A Fine Sand Painting by Benjamin Zobel Showing a Deer Being Attacked by a Boa Constrictor. The Source Taken From a Zoological Specimen in William Bullock's Museum at 22 Piccadilly London The subject of this exceedingly fine sand painting is very interesting indeed. Zobel is probably most famous today for his sand pictures depicting pastoral scenes and animals and the present image shows what appears to be a very typical English forest and the deer appears to be a fallow hind-a breed that, though native to Asia, had been and continues to be the most common breed of deer in Britain. Against this background, the presence of a Boa constrictor appears to be shocking and out of place and it is only through our discovery of the source for the piece that we have been able to begin to understand what Zobel was creating in his painting. A print in the British Museum (registration number 1860, 0728.93) shows a deer and Boa constrictor in precisely the same composition as in our painting but the forest background is very different. This is unsurprising as the title of the print is “The Boa Constrictor of Surinam...” Provenance Probably one of a pair of “highly finished marble dust paintings” sold by the auctioneer William Seaman of Great Yarmouth on the 8th of October 1823 in successive lots. Lot 62 in the sale was described as “Zobel's highly-finished marble dust painting-Boa constrictor. Framed and glazed” and was consigned by “Crow”. It sold for 1 Pound and 11 Shillings to “King”. The print was made by the prolific and important 19th century British printmaker Frederick Charles Lewis but the publication line makes no mention of the there having been a painting from which this piece was made. Instead, the inscription mentions that it is “from the one in Mr Bullock's Museum, 22 Piccadilly. Length 32 feet, circumference 2 feet 7 inches” and the inference is clear-there must have been a stuffed specimen of a snake, possibly also with a deer, on display in the museum. Zobel in turn must have interpreted the Lewis image for his clients by superimposing the snake and deer on to the type of English pastoral scene he was most used to producing, in turn creating a very interesting fusion of East and West. Lewis' print is one of a series of images of zoological subjects all taken from Bullock's museum but most of the other animals are depicted as single specimens-not in a tableau like this. The discovery of the print and the link to William Bullock's museum (see below) makes this not only a very fine work of art in its own right but also a means by which we may study one of the early museums of curiosities in England and the way that its specimens of natural history were arranged and images of those specimens disseminated. Lewis' print must presumably date to between 1809 and 1812 as Bullock's London museum was opened in 1809 and by 1812 was renamed the Egyptian Hall Museum as its focus turned increasingly in that direction. It is very likely that our Zobel painting dates from this same period. William Bullock and his Museum William Bullock initially trained as a goldsmith and silversmith, returning to metalwork later in his life when he created a range of interesting lighting. The designs for these lamps and other items seem to have come from his brother George Bullock the most and famous and important furniture designer of the early 19th century in England and whose clients included Sir Walter Scott and Napoleon-he was selected by the British government to furnish the Emperor's home on the island of St Helena. Having established his career in Liverpool, opening a museum there in 1795, William Bullock moved his operation to London in 1809 and the museum at 22 Piccadilly became a popular and important attraction in the city. The collections encompassed items as diverse as an important collection of Mexican artefacts, acquired by Bullock personally when he visited the country in 1822 and 1823, the aforementioned specimens of natural history and other curiosities which Bullock thought would appeal to his paying customers. It is probable that, lin common with his competitors such as Thomas Weeks who ran a museum in Tichbourne Street, Bullock also used the museum to retail items that would have been made to complement the exhibits on show. Bullock left England for a life in America where he bought an estate in the Cincinnati area in 1827 and then founded a town at Ludlow Kentucky in 1828 which he had designed by the celebrated architect J. B. Papworth. The failure of this enterprise led to his return to England in 1836 and he lived the rest of his life back in his country of birth. Benjamin Zobel (1762 – 1830)  Zobel was employed by the Prince Regent’s chef Louis Weltje, and became a `Table Decker’ at Windsor Castle. The custom of `Table Decking’ had been introduced into England by George III, where the table cloth at dinner was elaborately decorated with designs of coloured sands, marble dust, powdered glass or bread crumbs. Zobel became a skilled confectioner and was entrusted with the pictures made in coloured sugars that decorated the huge tarts served at banquets. The method he employed for making sugar patterns was identical to that which he used to make his sand pictures; that is the sugar, or sand, was shaken through a cut and pleated playing-card.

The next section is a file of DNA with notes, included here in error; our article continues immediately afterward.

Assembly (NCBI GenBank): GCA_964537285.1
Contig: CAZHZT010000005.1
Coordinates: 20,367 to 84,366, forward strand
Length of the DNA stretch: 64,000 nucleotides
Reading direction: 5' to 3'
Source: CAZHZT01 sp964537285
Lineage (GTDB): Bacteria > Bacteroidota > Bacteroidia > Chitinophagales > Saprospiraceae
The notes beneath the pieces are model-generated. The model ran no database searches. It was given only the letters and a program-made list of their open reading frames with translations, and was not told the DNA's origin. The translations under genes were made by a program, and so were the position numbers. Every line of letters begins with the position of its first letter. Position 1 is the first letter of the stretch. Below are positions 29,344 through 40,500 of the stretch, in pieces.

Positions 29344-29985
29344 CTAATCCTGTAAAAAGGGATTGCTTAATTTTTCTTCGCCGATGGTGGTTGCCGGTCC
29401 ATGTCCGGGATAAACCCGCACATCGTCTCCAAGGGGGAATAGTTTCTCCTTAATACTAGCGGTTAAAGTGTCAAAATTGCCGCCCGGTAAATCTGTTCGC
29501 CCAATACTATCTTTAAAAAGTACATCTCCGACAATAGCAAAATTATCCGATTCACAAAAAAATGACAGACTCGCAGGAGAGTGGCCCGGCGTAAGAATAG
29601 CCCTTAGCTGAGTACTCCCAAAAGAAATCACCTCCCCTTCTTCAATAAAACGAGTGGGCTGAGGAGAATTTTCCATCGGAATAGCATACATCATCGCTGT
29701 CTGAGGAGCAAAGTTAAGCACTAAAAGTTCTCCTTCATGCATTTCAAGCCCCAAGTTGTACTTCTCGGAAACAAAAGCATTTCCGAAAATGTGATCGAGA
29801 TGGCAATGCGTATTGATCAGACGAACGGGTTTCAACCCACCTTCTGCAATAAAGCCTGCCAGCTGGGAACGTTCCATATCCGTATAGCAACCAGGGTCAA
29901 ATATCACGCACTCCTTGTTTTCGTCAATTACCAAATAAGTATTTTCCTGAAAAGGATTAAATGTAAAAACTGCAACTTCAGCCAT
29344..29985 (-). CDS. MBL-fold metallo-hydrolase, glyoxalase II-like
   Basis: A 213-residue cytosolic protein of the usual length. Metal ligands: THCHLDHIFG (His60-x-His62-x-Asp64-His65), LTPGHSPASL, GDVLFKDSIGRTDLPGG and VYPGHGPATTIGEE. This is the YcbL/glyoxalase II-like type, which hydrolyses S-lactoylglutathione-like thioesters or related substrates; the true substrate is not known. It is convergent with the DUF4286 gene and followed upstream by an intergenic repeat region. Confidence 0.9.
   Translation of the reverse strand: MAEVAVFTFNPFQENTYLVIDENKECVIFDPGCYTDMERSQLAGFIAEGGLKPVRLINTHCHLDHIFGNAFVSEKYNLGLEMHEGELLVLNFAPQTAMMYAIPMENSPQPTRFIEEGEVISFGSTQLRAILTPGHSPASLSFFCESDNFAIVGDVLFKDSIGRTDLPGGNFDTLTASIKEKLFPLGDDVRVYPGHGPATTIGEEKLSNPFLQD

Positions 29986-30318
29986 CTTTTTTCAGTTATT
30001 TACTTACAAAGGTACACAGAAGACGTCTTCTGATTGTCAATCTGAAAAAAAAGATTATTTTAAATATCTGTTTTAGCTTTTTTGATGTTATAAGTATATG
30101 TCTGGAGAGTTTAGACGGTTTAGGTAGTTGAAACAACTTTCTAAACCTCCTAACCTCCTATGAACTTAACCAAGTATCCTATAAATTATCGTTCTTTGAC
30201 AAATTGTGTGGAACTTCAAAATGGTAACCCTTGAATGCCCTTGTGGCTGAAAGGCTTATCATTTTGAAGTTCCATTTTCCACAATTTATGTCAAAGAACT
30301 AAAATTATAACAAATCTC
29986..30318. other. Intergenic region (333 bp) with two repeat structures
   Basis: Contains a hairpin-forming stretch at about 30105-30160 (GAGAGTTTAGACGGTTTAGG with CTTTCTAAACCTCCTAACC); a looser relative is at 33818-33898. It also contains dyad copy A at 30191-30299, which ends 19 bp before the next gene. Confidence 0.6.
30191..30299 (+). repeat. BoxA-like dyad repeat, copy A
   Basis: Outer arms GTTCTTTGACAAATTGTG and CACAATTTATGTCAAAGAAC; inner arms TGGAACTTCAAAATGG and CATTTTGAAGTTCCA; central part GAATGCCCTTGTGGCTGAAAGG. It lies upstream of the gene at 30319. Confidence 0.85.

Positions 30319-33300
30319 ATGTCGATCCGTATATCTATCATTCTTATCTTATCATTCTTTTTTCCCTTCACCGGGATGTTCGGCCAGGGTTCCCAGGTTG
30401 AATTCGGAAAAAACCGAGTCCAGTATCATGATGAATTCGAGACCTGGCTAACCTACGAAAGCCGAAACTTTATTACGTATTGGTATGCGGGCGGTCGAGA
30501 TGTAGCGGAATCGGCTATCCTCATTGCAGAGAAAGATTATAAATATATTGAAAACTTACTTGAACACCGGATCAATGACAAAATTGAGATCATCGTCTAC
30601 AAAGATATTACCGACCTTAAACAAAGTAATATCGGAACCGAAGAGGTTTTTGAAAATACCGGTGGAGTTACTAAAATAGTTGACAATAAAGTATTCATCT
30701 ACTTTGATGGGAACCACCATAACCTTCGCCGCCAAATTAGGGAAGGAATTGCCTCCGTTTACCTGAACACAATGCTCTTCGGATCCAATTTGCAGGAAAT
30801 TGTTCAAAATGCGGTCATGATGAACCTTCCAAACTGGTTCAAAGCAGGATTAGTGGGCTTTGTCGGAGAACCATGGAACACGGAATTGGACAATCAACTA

Showing three blond Percheron draught horses in harness outside a stable. Framed. Literature: Benjamin Zobel began his career in Memmingen in Bavaria (Swabia) in the family confectionery business. This apprenticeship became crucial to his career as a sand-painter. When he turned eighteen he moved to Amsterdam where he stayed for three years studying miniature painting before moving to London, where he was employed by Ecchard Brothers of Chelsea for whom he designed patterned wallpapers, linens and silks. Three years later Benjamin Zobel was employed by the Prince Regent's chef Louis Weltje, and became a `Table Decker' at Windsor Castle. The custom of `Table Decking' had been introduced into England by George III, where the table cloth at dinner was elaborately decorated with designs of coloured sands, marble dust, powdered glass or bread crumbs. Zobel became a skilled confectioner and was entrusted with the pictures made in coloured sugars that decorated the huge tarts served at banquets. The method he employed for making sugar patterns was identical to that which he used to make his sand pictures; that is the sugar, or sand, is shaken through a cut and pleated playing-card. Having converted the ephemeral process of sugar pattern to a permanent form of picture making, and believing that there was a future in it, he continued to make his sand pictures in his spare time. The ancient Japanese skill of bon-kei or `tray picture' was known, but Zobel has the reputation of being the inventor of the sand painting technique, and he was certainly the first to introduce the art to England. The subject matter of Zobel's sand-pictures range from battles and biblical scenes to landscapes and flower pieces, although animals, particularly horses, sheep and pigs held a particular fascination for him. His compositions were often taken from the paintings of his dear friend, George Morland. Zobel constructed his images with painstaking precision and was careful to describe every detail and texture, from the soft fur of a tiger to the rough, dusty ground of the farmyard. His works are extremely rare and not often signed in full. (Ref. Peter Nahum.)